There are lots of cools displays there, including a complete SSME, and part of a Lunar Excursion Module Descent Stage. I was the first one in our group to figure out what the thing was, since it didn’t have its landing legs or MLI coverings on it. We thought it was a teststand till we got up close, and I noticed that one of the tanks said “Helium Descent Pressurant” or something like that. The LEM used a Supercritical Helium pressurization system that I had read a few papers about, and it’s about the only rocket vehicle out there that old with a “descent system”. All in all, it was rather fascinating looking over how they did the LEM and the SSME. You can learn a lot from looking at something like that when you have enough experience to know what you’re looking for. I must admit that I was sorely tempted to climb under the LEM and get some pictures from the inside (as the LEMDE engine appears to have been missing from what I could tell from where I was at). Maybe I can ask one of the Northrup guys for permission….
Today, when we arrived at the safety briefings, most of the teams were there. After the meeting, we had a chance to chat with some of the Armadillo guys, since their booth is right next to ours. They brought a lot of their vehicles with them, and we had a good chance to talk shop. It’s nice that our closest competitors in the VTVL world are also some of our best friends in the industry. They gave us some advice about keeping tethers from snagging on vehicle parts, while we showed off some of our engine hardware. Since our engines are regeneratively cooled (and rather robustly so), and since we use a higher chamber pressure, we can get much better performance over a much longer duration than their engines. All in all, I think both of our teams are learning a lot from each other, and we really look forward to seeing their flights. They should be a lot of fun.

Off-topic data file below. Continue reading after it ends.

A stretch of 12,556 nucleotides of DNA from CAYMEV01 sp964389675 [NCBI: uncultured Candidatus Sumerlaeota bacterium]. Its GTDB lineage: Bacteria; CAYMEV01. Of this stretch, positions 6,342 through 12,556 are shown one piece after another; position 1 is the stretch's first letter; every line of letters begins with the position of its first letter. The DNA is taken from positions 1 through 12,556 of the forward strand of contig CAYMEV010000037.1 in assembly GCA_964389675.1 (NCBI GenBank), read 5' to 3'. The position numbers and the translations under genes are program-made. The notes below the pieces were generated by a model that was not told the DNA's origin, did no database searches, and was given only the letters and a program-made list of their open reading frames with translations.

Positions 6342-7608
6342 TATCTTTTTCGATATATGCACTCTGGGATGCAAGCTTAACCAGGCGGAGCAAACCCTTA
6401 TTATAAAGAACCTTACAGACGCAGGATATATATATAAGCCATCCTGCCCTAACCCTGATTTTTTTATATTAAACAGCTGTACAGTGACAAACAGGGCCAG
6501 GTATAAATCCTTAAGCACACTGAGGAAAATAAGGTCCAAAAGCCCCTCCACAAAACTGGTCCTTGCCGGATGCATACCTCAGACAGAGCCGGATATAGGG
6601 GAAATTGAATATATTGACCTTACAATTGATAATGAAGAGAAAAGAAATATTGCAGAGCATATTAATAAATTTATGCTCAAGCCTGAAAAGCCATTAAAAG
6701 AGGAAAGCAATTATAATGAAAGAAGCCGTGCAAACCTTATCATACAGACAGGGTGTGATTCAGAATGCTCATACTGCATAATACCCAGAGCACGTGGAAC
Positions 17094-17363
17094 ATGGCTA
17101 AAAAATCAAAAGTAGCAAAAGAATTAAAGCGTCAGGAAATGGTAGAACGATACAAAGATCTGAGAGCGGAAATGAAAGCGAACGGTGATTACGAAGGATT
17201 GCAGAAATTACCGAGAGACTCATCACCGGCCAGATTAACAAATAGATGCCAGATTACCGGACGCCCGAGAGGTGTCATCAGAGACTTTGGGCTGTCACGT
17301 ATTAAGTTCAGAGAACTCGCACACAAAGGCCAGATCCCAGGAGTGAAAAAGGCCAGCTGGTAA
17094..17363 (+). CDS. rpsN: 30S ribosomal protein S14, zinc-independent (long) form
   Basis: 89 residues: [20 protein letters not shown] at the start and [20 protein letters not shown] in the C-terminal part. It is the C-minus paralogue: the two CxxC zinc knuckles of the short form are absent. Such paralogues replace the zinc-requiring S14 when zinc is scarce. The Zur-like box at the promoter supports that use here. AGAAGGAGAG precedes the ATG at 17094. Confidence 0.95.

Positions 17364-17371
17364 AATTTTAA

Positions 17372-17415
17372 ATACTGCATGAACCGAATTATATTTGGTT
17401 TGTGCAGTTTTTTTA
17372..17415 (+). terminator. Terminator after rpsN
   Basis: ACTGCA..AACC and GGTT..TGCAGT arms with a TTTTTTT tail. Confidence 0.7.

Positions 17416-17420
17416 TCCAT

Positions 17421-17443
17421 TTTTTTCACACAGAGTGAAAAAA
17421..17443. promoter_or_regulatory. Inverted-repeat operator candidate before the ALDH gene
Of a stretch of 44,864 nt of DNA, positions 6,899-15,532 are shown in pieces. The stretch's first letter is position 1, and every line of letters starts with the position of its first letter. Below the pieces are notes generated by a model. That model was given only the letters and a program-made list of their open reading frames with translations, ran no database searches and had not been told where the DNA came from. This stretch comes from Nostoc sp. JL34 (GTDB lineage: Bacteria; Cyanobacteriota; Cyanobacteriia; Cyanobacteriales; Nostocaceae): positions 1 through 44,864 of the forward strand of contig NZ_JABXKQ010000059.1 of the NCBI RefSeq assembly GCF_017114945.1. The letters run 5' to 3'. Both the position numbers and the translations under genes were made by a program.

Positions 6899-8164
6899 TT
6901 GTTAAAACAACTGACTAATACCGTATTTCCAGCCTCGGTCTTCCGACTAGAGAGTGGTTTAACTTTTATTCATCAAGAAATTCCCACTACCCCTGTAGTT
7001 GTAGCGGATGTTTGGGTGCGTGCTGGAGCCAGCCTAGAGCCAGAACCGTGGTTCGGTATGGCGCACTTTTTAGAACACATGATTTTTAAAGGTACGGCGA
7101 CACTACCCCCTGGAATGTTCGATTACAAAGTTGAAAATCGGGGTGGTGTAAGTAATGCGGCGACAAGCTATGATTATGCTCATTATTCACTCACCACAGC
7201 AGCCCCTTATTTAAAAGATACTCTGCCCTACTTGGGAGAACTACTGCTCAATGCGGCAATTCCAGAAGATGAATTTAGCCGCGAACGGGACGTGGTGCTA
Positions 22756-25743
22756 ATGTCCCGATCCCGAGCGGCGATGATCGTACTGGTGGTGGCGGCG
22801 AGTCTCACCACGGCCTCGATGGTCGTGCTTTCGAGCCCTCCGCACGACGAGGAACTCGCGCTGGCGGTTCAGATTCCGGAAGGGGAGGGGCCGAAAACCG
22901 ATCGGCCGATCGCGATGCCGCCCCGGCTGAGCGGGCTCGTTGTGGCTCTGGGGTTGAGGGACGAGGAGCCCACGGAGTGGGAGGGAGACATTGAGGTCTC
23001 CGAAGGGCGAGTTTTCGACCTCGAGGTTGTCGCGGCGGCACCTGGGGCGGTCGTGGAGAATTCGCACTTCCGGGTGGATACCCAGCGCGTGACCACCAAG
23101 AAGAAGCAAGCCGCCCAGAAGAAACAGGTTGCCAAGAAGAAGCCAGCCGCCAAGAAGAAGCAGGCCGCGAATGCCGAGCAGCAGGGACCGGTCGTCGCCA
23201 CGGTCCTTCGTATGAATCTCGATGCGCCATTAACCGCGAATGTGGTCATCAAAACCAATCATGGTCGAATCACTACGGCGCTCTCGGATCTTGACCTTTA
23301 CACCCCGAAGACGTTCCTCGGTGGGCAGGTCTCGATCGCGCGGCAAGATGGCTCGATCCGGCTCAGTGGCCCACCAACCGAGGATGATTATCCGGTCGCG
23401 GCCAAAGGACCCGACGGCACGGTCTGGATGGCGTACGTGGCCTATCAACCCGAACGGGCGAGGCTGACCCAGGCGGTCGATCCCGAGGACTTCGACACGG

After chatting with the Armadillo guys, we started trying to put the rest of XA-0.1 together for our static display. We had been waiting to reassemble the engines until we had a chance to qualify all of the subsystems, so we had a lot of parts taken off of the vehicle. Fortunately we were able to get most of them on, and the thing looks pretty good. When we’re 100% done, that vehicle is going to be a rather sweet little bird. Unfortunately right in the middle of assembling that thing, we started getting rained on rather hard. It wasn’t anything worse than what we’ve testfired our engines in (we had sleet one time, and snow another), but it really was annoying trying to work in blowing rain, and not get anything important too wet.
While we were working, we had several people come up to say hi, including George Tyson from the Orbital Commerce Project, Randall Clague from XCOR (who is safety officer on the pad for the Armadillo team this year), some of the Space Elevator guys, and several others. All in all, it was a lot of fun in spite of getting soaked through and frozen. Unfortunately Armadillo didn’t get a chance to fly yet this afternoon, since the rain didn’t let up yet by the time we left, but hopefully they will get a chance to do that flight tomorrow. Here’s to hoping.
Anyhow, this post has been rather random, but I just wanted to let people know how things are going.